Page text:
By Lee Daley.
Arizona’s slot canyons have long held a fascination for me. Especially notable for their beauty are the Antelope Canyons, both Upper and lower, located near Page, Arizona on the land of the Navajo Nation.
Formed over millennia by flash floods that eroded the Navajo Sandstone, the canyons are easily accessible
and considered the most visited and photographed of the Southwest’s slot canyons. Antelope Canyon is actually two separate canyons, Upper Antelope called “The Crack: and Lower Antelope, known as “The Corkscrew.”
When I learned that noted Santa Fe photographer, Craig Varjabedian, was taking a small group of adventurers on a week-long photo trek that included three days exploring the canyons, I immediately reserved a space on the tour.
Our group of eight, including Craig, met in Albuquerque and spent most of the first day traveling via van transport to Northern Arizona. This gave the group a good chance to get acquainted and exchange photo tips.
That evening at our lodging in Page, Craig went over the itinerary he had planned to maximize our opportunities to experience the canyon in its best light and to return home with memorable photos. Graciously, he offered to share his own personal equipment with any of us who might need extra gear.
Having photographed extensively in both Upper and Lower Antelope Canyons, Craig felt we should concentrate our time in Lower Antelope, where lighting is better in the early hours and late afternoon. We would also avoid the crowds traipsing through Upper Antelope. In addition to a modest admission fee to the site, each of us purchased a photography permit which allows five hours in the canyon.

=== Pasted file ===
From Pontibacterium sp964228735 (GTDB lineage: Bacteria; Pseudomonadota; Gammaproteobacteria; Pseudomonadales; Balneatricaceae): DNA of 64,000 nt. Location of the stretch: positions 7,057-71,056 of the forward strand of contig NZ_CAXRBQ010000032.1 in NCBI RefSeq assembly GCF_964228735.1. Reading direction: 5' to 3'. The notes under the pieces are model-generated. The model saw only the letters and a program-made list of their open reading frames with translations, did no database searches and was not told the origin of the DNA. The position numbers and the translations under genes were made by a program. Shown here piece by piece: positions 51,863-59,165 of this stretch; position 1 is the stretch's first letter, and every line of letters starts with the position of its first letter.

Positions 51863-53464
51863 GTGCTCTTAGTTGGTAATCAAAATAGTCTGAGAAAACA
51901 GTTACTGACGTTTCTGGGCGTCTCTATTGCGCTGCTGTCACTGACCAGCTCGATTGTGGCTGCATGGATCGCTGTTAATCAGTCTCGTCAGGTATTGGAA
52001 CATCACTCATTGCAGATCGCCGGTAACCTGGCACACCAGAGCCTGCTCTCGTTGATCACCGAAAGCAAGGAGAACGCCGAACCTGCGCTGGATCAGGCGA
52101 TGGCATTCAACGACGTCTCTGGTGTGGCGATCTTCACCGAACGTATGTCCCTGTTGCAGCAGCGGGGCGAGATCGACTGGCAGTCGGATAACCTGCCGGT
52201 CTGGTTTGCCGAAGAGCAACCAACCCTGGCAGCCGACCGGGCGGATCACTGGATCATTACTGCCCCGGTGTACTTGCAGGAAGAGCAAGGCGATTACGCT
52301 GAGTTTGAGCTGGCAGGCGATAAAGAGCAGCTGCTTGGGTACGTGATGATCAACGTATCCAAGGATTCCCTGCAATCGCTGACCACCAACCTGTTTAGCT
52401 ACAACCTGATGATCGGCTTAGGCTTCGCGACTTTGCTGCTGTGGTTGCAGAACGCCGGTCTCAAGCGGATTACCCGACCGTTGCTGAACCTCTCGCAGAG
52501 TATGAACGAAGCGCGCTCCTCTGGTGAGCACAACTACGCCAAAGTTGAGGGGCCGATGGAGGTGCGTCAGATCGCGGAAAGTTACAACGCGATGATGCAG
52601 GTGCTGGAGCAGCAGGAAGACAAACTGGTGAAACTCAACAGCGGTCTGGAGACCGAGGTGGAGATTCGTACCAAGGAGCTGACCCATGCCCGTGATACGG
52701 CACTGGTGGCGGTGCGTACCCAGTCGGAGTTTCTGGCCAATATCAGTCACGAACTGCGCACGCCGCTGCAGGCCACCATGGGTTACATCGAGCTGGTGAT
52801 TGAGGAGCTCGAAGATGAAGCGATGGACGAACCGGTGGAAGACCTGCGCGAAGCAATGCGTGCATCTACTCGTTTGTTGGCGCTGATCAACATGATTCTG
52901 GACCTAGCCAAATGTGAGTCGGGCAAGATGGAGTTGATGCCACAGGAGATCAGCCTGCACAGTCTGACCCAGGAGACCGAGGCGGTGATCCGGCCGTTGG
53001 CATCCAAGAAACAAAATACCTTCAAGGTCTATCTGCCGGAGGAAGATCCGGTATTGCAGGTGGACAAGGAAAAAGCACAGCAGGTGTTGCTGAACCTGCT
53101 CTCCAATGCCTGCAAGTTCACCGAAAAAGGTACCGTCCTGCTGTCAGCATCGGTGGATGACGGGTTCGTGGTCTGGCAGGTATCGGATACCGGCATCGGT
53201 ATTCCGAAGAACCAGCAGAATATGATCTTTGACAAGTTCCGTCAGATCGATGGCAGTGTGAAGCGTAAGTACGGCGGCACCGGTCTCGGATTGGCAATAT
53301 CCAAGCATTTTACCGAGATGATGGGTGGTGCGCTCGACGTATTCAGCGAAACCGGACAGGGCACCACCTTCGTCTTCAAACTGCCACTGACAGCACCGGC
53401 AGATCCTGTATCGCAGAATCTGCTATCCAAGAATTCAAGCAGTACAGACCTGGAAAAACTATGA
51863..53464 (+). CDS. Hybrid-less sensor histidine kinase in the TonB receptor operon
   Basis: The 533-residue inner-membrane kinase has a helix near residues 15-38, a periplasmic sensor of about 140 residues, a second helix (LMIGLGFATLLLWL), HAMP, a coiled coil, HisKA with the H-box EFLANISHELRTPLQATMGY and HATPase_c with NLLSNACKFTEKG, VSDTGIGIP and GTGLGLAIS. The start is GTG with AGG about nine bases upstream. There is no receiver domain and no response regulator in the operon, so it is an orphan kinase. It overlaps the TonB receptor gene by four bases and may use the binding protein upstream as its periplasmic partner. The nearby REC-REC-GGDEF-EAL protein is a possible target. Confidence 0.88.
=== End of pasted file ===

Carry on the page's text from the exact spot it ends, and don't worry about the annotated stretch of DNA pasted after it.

Everyone in the group carried tripods and SLR cameras with several interchangeable lenses. One of Craig’s most valuable tips was his advice to use just one lens each day for shooting. “You don’t want to remove a lens and risk capturing a lot of sandstone dust on to your sensor,” he told us. “That could ruin your trip.”
On Day One, I used my widest angle lens with a zoom range of 10-22 mm on my Canon 40D digital camera. The lens range is equivalent to about a 16 to 35.2 mm range on a full-frame sensor. The following day I tried out a Tamron 28-75 lens and although it performed admirably, I returned to the wide angle for the third day. This worked out well in that, limited to one lens, I found myself moving up and down the canyon passages to get the best angles.
Craig spent time with each member of the group. Because of the wide range of light, we worked a lot of images in HDR, (high dynamic range.) This is a process of taking several images of the same scene at different exposures to capture both the highlights and the shadows and then merging the images together into one final image. HDR helps to create an image that is more similar to what the natural eye sees without blown out highlights and with good definition in the shadows.